Last I checked Dictionary.com, a vampire was defined as a preternatural being who sucks the blood of humans or animals, and that's a scary concept for youngsters. Luckily, James and Deborah Howe's kid-lit Bunnicula is nothing of the kind. Rather, he's a nocturnal rabbit with teleportation powers who prefers to drain the carotene from carrots and other produce. In Olympia Family Theater's version, those powers are accompanied by brief strobe effects, which I'll warn you about as I'm pretty sure house management didn't. (It's a common oversight in local theater, but I've seen the worst-case neurological repercussions so I'm sensitive to it.) That glitch aside, Bunnicula is a wittily staged, charismatically acted comedy that'll entertain rather than traumatize patrons of all ages.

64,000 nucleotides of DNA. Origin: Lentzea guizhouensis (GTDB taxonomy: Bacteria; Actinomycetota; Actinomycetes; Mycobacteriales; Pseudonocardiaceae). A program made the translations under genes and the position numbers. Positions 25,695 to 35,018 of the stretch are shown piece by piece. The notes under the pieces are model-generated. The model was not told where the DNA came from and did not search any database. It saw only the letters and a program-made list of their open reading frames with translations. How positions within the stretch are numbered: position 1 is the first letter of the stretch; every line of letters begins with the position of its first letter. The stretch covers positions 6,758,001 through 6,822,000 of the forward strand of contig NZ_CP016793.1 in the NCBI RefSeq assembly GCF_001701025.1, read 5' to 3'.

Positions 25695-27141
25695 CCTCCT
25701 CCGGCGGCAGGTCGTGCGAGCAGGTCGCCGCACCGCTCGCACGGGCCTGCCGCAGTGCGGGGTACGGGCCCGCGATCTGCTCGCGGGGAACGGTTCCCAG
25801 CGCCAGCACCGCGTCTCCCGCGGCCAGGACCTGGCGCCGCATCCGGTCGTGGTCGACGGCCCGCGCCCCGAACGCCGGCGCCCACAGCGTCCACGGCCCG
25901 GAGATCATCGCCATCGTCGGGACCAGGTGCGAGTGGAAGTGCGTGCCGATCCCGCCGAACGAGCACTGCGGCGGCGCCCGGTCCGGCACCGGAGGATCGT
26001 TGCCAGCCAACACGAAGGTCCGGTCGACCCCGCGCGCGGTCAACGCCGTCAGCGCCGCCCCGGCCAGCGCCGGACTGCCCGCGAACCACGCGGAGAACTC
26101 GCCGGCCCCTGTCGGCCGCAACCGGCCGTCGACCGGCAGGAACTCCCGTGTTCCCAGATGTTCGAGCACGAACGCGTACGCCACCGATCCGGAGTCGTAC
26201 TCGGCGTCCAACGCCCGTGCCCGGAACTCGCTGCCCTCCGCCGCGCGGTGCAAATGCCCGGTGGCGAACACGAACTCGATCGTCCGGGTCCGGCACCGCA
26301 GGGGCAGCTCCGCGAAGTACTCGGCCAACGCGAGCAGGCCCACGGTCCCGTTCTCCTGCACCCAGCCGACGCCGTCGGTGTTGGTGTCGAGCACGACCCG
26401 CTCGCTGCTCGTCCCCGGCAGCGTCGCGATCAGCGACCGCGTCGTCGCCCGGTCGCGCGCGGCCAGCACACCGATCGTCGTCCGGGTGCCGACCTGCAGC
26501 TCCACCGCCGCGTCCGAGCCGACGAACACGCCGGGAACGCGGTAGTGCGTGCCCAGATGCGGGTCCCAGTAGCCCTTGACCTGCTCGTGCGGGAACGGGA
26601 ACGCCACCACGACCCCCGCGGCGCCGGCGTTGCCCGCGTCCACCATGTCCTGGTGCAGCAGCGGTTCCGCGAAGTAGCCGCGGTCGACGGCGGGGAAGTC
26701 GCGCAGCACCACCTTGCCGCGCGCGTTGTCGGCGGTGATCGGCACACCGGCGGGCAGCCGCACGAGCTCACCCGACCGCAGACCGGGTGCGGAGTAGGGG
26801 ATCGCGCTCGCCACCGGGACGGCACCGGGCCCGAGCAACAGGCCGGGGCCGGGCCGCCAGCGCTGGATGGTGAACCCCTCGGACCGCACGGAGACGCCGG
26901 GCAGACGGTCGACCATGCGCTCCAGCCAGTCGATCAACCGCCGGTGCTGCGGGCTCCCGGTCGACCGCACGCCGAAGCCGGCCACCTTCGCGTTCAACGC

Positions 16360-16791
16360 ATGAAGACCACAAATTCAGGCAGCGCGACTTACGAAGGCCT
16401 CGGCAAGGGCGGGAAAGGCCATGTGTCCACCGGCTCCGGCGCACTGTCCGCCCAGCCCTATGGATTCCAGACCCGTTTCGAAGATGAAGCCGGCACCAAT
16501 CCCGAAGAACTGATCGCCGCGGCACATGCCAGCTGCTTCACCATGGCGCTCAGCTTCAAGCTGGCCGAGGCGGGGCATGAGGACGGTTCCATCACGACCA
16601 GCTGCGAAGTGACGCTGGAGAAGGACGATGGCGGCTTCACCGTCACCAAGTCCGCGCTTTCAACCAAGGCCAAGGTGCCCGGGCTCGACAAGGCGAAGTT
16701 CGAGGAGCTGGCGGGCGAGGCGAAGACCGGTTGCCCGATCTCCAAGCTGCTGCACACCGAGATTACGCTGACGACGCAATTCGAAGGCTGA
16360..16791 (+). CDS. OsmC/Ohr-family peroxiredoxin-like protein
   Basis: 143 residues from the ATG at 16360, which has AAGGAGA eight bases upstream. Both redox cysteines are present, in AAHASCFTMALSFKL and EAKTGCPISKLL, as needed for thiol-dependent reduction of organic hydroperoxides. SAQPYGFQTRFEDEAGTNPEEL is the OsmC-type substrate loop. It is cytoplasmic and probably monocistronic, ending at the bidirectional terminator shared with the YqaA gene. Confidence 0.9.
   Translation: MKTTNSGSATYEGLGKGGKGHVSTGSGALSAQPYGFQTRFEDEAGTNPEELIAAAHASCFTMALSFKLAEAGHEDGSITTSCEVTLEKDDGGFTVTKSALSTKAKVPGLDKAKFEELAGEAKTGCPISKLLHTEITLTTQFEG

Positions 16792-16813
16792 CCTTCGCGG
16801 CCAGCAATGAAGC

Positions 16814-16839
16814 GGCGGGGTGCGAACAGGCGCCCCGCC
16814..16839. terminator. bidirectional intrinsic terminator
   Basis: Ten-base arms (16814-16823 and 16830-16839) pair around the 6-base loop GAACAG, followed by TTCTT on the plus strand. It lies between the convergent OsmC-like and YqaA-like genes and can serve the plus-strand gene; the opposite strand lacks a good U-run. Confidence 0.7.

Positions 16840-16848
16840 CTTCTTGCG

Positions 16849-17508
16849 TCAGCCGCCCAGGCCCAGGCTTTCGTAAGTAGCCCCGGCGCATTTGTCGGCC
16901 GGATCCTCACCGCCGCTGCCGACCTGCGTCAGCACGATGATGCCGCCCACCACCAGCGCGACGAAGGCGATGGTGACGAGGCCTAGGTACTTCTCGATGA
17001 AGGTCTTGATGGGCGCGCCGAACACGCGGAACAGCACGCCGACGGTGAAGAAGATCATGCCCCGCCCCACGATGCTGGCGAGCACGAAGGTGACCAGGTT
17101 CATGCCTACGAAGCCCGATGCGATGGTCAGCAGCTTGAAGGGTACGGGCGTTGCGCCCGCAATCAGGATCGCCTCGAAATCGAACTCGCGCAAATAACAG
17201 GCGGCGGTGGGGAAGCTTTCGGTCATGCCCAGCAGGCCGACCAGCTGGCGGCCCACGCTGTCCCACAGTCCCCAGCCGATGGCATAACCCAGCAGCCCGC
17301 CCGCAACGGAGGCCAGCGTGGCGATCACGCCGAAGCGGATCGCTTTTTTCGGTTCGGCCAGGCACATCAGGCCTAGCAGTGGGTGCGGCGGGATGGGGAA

The show fires on all possible cylinders, which speaks volumes about the direction of Peter Kappler. The title character is a Lugosi-esque bunraku puppet, designed by Mark Gerth and convincingly performed by Angela Yoder; if you hadn't already noticed, I'm a sucker for professional puppetry. Amaya Eckel and Andy Gordon are likewise terrific as, respectively, Chester the cat and Harold the dog. Eckel is the personification of a paranoid feline, and an outstanding belter besides. Sarah Sugerbaker's cockeyed set, built largely by David Nowitz, is so unusual that it inspired audience members to ask for its design.
In his program notes, Kappler wrote, "If you want to direct a show and be surrounded by support and skill - this (OFT) is the place to do it!" That's a compliment theater board members long to hear. And in her curtain speech, OFT managing director Samantha Chandler asked for a show of hands from people who'd never attended live theater prior to Bunnicula. At least 30 little hands went up, reinforcing theater's future as an art form.
Maybe that's the most valuable compliment of all.
[Olympia Family Theater, Bunnicula, through Oct. 16, 7 p.m. Thurs-Fri, 1 p.m. Sat-Sun, $9-$16, 512 Washington St. SE, Olympia, 360.570.1638]